At least once a day, one of my daughters will come to me and ask for help buttoning a dress, tying a shoe, or putting a ribbon into their hair. Almost every time they do, they will turn and stand several feet from me, far out of my reach.
“I can’t help you unless you come close,” I’ll say, and help them move into my lap, or close to my legs so that I can reach whatever they need assistance with.
A while ago, that phrase hung in my mouth for a minute, and I realized how true it was for me, in two ways:
I have trouble asking for help or even admitting I need it. Needing help puts me in someone’s debt.
I have trouble letting people come close enough to see me vulnerable and in need.
Sometimes, I get weary with the demands of parenting. There’s always another ribbon to tied, a lunch to make, a spoon, a piece of paper, the spelling of a princess’ name. Sometimes, I love giving all that help. But sometimes, I want just a few minutes alone to think without answering any questions.
And yet: this constant need, this asking for help is the marker of a great connection and closeness between my daughters and me. My oldest needs my help far less than she used to, and I’ve realized sometimes that means I hold her, embrace her, pick her up, or hug her less than I do my youngest. Being present to help means that closeness comes right on the heels of need, of serving, of doing-for.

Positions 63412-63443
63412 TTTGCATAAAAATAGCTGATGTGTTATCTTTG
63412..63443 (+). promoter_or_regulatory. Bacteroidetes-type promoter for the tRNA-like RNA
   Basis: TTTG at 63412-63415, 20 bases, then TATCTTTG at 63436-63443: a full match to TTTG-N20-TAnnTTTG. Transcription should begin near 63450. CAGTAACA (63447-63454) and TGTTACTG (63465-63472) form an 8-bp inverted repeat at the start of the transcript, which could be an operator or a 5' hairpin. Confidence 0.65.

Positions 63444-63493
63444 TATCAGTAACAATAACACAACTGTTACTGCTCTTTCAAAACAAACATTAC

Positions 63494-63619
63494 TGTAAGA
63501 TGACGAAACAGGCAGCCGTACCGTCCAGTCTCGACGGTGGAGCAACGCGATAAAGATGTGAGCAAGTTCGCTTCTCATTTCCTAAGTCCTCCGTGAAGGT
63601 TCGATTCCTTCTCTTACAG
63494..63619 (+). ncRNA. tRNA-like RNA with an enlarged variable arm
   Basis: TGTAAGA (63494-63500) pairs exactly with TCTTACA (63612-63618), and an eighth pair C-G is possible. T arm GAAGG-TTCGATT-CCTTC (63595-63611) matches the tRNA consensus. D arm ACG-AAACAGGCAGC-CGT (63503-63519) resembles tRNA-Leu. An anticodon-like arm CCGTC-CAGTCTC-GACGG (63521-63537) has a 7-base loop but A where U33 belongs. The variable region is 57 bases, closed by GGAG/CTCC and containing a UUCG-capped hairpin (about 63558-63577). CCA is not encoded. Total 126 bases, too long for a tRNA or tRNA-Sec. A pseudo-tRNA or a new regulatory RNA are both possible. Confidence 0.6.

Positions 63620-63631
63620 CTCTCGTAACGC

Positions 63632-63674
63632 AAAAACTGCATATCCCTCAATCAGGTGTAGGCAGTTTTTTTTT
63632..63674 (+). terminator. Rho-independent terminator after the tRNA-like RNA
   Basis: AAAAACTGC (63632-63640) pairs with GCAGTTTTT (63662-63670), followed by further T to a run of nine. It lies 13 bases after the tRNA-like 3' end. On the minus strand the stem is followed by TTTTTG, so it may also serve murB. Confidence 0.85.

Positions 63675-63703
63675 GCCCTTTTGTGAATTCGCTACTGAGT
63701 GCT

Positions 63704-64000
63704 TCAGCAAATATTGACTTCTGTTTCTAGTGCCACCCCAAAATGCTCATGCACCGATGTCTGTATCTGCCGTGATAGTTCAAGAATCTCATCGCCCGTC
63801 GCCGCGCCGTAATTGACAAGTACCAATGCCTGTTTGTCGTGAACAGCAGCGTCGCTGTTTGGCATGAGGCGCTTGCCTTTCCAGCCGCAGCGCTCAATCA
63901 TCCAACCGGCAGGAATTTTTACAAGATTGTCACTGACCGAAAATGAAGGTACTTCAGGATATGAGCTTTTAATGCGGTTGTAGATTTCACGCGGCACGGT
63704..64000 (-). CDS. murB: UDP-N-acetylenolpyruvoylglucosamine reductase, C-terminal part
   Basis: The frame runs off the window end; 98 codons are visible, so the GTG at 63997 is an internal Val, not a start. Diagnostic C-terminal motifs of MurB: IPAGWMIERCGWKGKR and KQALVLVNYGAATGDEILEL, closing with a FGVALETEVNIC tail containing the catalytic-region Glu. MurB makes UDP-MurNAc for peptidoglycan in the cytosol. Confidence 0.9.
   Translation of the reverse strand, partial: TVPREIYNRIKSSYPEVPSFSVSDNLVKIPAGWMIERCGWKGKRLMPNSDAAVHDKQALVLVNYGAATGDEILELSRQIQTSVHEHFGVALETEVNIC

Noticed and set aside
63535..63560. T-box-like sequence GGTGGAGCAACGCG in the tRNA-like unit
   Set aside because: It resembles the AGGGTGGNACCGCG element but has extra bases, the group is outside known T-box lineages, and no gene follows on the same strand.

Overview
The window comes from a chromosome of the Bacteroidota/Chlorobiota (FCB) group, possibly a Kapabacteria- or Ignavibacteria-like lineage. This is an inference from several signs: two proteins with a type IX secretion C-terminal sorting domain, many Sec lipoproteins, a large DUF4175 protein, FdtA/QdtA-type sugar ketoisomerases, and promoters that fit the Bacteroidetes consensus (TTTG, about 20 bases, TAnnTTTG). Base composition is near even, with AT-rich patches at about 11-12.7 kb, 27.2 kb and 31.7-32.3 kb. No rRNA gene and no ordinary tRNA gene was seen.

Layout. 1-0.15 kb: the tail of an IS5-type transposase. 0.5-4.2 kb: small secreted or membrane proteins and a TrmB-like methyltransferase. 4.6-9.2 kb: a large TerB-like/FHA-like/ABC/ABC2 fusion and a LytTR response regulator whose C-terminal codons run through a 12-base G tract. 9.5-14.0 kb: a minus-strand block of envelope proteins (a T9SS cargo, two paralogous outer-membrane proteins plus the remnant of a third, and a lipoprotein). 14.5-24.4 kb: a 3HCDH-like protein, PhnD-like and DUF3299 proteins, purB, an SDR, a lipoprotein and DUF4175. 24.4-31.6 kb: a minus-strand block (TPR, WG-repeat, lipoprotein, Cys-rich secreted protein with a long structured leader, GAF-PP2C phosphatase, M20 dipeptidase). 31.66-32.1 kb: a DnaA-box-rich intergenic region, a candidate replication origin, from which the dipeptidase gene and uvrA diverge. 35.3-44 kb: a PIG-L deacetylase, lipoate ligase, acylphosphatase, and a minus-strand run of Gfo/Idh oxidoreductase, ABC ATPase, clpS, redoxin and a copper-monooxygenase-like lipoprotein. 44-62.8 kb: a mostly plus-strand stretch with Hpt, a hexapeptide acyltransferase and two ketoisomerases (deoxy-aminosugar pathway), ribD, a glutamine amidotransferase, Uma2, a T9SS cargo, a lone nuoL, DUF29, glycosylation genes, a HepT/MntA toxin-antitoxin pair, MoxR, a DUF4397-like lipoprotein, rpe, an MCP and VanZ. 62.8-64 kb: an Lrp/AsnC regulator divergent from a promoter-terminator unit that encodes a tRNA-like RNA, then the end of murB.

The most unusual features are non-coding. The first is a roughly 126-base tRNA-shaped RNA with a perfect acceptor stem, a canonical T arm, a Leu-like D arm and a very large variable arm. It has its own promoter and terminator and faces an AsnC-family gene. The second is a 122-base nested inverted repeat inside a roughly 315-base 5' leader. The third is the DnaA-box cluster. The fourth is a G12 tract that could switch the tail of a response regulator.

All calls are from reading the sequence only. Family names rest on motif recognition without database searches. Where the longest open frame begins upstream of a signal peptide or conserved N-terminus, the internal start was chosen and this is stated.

A friend of mine just finished a few-month stint caring for an elderly relative. It was a challenging time; her relationship with that relative is sometimes fraught. There were a lot of demands on her energy. She had to stay vigilant to make sure her charge kept safe.
When her caregiving ended, she expected to feel relief and freedom. But instead, she felt a little at odds with herself. She felt the loss of purpose, of direction, and of usefulness.
This desire to be CLOSE is deeply woven into our hearts. I sometimes forget how urgent it is for me to both give that kind of care–and receive it.